married for 37 years; teacher for 30; living in Australia for 33 years; Baha'i for 45 years. Writer of poetry for 25 years.
    Reply With Quote  
     

  10. #9 Re: Brief Explanation of The Point of My Posting 
    Universal Mind John Galt's Avatar
    Join Date
    Jul 2005
    Posts
    14,168
    First Ron thank you for explaining the motiviation for your post. It made sense.
    Second, thank you for confirming my judgement of you that you would not rise to the provocative way I phrased my questions. Very satisfying. I usually seem to get that one wrong.
    I was puzzled, however, by one thing you said.
    Quote Originally Posted by RonPrice
    Anthony Burgess and Stanley Kubrick gave birth to a great deal of popular sci-fi in the last half of the 20th century.:
    I couldn't quite think of anything that fitted this. (Should that be fit this? I have a mental block on some past tenses.) What did you have in mind? Were you thinking StarWars as being derivative of 2001? Or what? I think I've got a mental block on this too.
    Reply With Quote  
     

  11. #10 Total aside alert. 
    j
    j is offline
    Forum Bachelors Degree
    Join Date
    Mar 2005
    Posts
    431
    Quote Originally Posted by Ophiolite
    ... that fitted this. (Should that be fit this?
    'Fit'; the analogy would have 'fit'; the suit would have been 'fitted', as well as 'hung', as opposed to the man, who was 'hanged'.

    [No off-color jokes will be accepted in responses to this post]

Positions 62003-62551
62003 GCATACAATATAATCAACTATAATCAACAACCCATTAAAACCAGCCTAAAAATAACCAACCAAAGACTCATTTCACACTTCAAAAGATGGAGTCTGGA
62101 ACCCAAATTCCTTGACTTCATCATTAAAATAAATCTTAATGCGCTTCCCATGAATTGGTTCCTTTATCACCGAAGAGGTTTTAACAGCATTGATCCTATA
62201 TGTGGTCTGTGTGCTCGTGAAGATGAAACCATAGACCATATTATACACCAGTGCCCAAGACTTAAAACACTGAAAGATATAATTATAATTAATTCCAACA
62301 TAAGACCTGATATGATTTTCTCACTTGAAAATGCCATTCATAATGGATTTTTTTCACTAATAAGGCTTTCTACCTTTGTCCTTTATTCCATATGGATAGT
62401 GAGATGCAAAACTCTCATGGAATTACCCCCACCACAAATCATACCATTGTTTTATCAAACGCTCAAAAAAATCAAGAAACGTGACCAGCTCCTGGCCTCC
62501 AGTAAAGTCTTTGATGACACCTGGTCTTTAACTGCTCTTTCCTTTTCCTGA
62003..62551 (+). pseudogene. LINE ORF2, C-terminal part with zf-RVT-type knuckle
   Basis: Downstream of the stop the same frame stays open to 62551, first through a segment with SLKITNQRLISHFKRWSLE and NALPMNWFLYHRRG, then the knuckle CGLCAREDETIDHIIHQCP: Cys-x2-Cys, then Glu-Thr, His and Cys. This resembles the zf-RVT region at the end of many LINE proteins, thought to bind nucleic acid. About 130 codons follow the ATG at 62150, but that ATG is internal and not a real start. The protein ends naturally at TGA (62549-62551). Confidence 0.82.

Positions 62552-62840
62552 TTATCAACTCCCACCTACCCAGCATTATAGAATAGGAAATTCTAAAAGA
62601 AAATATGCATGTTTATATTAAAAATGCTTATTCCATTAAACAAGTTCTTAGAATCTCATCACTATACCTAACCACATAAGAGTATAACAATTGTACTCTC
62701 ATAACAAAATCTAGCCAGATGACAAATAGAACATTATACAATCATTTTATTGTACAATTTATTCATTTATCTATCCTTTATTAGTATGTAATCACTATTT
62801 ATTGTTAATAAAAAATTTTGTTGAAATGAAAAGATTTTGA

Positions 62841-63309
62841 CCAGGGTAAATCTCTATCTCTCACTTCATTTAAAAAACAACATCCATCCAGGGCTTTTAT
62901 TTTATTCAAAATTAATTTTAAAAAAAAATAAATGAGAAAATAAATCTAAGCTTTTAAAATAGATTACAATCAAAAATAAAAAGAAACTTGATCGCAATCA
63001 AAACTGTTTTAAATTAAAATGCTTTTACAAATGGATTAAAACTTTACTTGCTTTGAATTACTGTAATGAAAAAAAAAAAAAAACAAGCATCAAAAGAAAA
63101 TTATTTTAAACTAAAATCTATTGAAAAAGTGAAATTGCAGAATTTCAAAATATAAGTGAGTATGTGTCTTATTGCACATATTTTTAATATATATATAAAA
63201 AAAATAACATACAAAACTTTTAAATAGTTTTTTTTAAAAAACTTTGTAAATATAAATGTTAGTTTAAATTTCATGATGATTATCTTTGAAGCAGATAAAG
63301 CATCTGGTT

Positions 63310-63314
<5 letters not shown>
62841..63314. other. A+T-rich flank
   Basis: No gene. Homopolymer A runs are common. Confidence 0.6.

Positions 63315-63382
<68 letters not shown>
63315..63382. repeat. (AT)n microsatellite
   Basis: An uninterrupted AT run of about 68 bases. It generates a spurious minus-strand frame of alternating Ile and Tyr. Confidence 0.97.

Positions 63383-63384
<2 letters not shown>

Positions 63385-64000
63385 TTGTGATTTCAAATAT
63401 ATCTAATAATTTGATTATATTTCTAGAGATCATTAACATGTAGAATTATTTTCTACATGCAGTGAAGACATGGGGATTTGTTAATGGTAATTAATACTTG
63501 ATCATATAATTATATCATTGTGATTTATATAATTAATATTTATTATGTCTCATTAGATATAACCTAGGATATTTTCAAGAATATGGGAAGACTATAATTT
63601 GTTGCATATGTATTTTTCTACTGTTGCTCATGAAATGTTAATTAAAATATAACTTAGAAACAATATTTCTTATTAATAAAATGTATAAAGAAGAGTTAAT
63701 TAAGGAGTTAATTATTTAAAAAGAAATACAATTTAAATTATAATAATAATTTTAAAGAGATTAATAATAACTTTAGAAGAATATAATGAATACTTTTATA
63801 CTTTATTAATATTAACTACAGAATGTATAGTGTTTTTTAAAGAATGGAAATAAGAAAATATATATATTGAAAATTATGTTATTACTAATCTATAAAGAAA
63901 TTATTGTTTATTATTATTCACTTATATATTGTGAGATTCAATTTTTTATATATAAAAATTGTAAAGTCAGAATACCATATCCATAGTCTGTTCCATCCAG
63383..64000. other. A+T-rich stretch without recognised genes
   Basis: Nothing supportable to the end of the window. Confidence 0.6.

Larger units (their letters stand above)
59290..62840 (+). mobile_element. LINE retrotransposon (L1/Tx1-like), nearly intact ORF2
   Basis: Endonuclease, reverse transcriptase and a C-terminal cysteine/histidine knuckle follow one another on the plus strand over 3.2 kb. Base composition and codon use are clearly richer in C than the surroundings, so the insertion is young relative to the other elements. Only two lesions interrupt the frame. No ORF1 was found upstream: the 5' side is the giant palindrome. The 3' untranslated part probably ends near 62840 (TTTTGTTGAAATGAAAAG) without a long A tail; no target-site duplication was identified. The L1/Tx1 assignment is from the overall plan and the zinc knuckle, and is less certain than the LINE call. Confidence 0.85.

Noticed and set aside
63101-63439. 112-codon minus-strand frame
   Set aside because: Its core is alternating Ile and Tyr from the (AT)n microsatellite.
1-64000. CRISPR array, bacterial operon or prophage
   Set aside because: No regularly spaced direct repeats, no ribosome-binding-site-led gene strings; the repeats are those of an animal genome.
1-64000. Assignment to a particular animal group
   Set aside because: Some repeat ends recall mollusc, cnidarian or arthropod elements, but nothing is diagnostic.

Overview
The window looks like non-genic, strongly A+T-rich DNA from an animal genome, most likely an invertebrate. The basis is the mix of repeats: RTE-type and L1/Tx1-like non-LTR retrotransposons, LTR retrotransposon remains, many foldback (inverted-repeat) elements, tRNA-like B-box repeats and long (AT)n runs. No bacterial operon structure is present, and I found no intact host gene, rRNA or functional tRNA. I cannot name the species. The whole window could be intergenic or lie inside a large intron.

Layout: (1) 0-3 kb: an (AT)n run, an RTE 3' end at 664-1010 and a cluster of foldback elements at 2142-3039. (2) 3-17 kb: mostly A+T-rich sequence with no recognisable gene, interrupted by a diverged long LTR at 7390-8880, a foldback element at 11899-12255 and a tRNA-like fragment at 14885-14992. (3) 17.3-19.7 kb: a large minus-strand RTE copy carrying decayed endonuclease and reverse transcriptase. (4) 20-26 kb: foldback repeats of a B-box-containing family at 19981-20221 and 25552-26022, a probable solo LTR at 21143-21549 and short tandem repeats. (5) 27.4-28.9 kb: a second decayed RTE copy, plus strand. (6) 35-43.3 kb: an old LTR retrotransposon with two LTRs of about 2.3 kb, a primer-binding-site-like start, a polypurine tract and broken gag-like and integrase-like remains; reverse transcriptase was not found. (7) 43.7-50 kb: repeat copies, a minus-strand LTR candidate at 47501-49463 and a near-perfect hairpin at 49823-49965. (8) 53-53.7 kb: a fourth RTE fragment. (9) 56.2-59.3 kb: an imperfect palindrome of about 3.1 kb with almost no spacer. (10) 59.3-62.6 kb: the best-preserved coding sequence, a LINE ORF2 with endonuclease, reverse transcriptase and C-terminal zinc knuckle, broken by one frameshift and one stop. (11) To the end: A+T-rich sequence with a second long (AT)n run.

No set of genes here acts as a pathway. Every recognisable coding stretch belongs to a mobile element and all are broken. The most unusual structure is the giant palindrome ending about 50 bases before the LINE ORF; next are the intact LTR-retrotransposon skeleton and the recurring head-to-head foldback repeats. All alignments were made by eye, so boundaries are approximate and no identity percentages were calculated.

Why do they want us to believe Conspiracy Theories?
    Reply With Quote  
     

  12. #11 No authority on sci-fi in the 1960s and 1970s 
    Forum Freshman
    Join Date
    Aug 2005
    Location
    George Town Tasmania Australia
    Posts
    64
    I made the statement, I suppose, from a personal perspective. I am certainly no authority on the origin and development of sci-fi in the '50s and '60s. But, as the writer of Clockwork Orange first published in 1962, Anthony Burgess provided sci-fi material for me. When I first saw the film in about 1970, it had a sci-fi feeling, text, content--back then. Perhaps now it would not be seen as such; perhaps even then by some. Perhaps in 1970 it was seen as social realism.

    It gave me the feeling then, and now, that I was watching Huxley's Brave New World(1932). Now that too was social realism but, for me, it was a kind of science fiction. I have always found sci-fi a very serious genre that deals with the present by projecting the reader/viewer into the future. Enough! I rest my limited case.-Ron Price, Tasmania
    married for 37 years; teacher for 30; living in Australia for 33 years; Baha'i for 45 years. Writer of poetry for 25 years.
    Reply With Quote  
     

  13. #12 A Whole New Ball Game 
    Forum Freshman
    Join Date
    Aug 2005
    Location
    George Town Tasmania Australia
    Posts
    64